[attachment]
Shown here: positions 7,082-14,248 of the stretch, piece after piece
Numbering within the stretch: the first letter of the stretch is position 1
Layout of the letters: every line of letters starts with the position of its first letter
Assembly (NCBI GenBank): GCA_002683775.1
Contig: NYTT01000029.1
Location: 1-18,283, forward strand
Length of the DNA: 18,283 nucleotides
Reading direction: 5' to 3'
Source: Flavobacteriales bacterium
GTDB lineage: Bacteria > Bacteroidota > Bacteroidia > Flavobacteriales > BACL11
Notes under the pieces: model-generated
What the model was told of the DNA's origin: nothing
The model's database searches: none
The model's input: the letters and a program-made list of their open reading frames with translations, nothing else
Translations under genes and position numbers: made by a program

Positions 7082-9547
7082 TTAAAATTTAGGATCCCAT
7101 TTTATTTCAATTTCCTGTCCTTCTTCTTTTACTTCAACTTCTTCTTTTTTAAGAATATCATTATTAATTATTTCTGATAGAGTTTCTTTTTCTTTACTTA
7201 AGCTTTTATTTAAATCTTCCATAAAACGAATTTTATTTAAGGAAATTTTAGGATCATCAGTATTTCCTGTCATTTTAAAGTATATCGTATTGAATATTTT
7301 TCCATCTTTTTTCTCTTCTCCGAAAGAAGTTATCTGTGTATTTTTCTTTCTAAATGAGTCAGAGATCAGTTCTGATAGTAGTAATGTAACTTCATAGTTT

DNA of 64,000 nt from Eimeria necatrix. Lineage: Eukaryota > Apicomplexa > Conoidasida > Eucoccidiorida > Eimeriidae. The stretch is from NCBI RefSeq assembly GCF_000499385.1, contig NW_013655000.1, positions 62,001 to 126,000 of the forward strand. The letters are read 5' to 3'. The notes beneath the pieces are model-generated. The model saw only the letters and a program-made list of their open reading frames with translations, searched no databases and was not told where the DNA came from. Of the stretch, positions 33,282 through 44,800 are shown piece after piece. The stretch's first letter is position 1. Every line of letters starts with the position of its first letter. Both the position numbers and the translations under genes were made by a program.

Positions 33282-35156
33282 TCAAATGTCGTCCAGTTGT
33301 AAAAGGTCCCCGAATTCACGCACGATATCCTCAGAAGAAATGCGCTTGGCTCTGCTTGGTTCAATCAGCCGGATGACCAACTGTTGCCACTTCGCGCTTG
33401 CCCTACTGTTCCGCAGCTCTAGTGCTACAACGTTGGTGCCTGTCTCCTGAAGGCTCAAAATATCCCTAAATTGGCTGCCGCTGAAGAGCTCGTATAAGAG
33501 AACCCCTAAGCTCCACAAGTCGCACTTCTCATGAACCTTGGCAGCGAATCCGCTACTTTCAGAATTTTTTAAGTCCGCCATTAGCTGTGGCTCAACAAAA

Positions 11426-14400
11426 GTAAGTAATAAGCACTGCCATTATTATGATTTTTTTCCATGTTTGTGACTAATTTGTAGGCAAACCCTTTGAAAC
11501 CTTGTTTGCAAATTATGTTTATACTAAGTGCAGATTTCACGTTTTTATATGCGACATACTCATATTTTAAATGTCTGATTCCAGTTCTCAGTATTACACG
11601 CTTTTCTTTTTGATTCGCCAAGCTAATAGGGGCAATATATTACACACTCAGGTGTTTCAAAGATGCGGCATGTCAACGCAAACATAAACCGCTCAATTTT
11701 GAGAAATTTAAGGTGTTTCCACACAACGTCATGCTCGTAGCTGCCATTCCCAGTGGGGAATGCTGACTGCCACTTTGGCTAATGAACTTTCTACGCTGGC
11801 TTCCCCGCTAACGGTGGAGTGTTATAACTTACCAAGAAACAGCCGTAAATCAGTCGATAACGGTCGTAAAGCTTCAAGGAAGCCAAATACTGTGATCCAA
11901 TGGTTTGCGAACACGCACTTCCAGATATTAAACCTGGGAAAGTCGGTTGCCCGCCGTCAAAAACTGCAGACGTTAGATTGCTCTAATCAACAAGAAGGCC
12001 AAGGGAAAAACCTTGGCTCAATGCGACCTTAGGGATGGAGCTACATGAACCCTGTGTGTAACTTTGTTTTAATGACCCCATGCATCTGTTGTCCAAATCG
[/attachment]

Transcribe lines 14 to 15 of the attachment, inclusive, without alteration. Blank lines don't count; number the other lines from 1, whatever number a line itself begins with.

The model's input: the letters and a program-made list of their open reading frames with translations, nothing else
Translations under genes and position numbers: made by a program